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We’re living in a state of constant email attack. With such high volumes of email, readers are forced to make split-second decisions about the value of a message. How do you avoid the trash – or worse, SPAM blocker – and grab your reader’s attention? Use these tips to stand out in any inbox and give your readers something to be remembered.
1. If you’re going to use a person’s name in the “from” line, it should be one that your readers will recognize. When in doubt, stay consistent: use your organization’s name.
2. Emails should be no more than four scrolls long. In other words, a person reading the email on their smartphone should not have to scroll (or, in the case of the iPhone, swipe) more than four times to get to the end of the message.
3. If you find that you’re getting blocked/ spammed by readers, place the “Click here to unsubscribe” link at the top of your emails. If the link is hard to find, people will click “Report as spam” in their own email system.
4. Many readers are checking emails on their smartphones. Show your readers that you speak the mobile language; make your emails very mobile friendly.
5. Images within the body of an email should be 480 pixels or less. Images larger than 480 pixels distort the appearance of your email on smartphones and make mobile reading more difficult.
6. When uploading images into an email, add “alt tags” – alternative text (a standard feature in most email marketing systems). If your image doesn’t load properly in a reader’s inbox, it will display your chosen text, not the menacing red “X.”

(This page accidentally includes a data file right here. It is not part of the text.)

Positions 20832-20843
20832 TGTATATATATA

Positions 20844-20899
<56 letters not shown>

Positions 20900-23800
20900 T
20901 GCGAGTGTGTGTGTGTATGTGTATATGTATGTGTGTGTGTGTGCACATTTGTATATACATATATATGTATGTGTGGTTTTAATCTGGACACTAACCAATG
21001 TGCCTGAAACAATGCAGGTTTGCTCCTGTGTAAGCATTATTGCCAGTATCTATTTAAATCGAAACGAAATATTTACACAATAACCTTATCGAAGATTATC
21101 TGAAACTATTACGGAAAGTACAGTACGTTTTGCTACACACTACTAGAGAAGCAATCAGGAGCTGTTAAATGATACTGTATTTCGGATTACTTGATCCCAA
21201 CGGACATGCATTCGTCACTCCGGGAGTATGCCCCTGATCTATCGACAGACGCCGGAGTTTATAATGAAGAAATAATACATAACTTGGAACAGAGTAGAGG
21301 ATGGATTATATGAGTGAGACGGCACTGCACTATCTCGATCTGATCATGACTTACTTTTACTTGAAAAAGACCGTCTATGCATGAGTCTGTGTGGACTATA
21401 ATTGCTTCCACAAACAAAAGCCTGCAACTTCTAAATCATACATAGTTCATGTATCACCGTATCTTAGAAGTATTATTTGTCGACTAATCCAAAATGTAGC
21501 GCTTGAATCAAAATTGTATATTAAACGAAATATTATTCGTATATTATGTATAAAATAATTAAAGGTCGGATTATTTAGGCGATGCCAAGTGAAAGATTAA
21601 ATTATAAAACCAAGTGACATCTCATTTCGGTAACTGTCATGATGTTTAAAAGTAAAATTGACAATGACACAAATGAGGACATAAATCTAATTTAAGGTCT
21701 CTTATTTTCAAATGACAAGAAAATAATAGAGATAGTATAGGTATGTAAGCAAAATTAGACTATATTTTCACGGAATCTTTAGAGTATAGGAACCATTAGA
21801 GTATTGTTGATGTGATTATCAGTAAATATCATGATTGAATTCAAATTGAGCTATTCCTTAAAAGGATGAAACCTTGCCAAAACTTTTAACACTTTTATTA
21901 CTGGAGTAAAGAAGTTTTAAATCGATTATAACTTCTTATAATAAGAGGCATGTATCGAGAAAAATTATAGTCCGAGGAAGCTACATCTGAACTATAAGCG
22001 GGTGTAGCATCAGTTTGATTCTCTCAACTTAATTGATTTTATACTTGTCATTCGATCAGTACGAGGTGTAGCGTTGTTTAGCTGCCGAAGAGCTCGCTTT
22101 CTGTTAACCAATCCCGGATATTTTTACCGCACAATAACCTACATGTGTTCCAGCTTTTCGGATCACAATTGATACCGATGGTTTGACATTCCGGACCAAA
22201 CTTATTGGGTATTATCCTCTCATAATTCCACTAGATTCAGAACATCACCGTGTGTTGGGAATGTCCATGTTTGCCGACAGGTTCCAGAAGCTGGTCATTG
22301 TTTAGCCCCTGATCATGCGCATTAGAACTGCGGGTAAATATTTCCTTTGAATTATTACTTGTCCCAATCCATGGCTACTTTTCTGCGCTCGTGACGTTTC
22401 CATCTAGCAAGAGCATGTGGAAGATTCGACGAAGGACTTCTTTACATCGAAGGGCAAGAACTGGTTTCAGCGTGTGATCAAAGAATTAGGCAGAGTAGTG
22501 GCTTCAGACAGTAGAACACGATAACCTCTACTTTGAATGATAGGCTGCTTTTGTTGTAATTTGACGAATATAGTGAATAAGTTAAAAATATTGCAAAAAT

7. Consider a re-engagement campaign to reach out to inactive readers. Typically these campaigns involve several emails over the course of a few months. One of the emails should highlight the benefits of your newsletter. Re-engagement takes time and effort, but it’s worth it. It will clean up your lists, improve deliverability, and allow you to focus on your loyal readers.
8. There is no best time or day to send an email. Send when you want to send. If you have access to optimization scheduling, take advantage of it. Otimiza-tion delivers your emails to each reader based on their email habits over time.
9. If your email contains a table of contents, make sure to double space the links. The extra line leaves enough room for smartphone readers to click with their large, often clumsy thumbs.
10. Remember that emails aren’t websites. You don’t need to have all of the information in the body of an email. Use catchy headlines and noteworthy details, but don’t make it too long. If the reader wants to know more, they’ll click.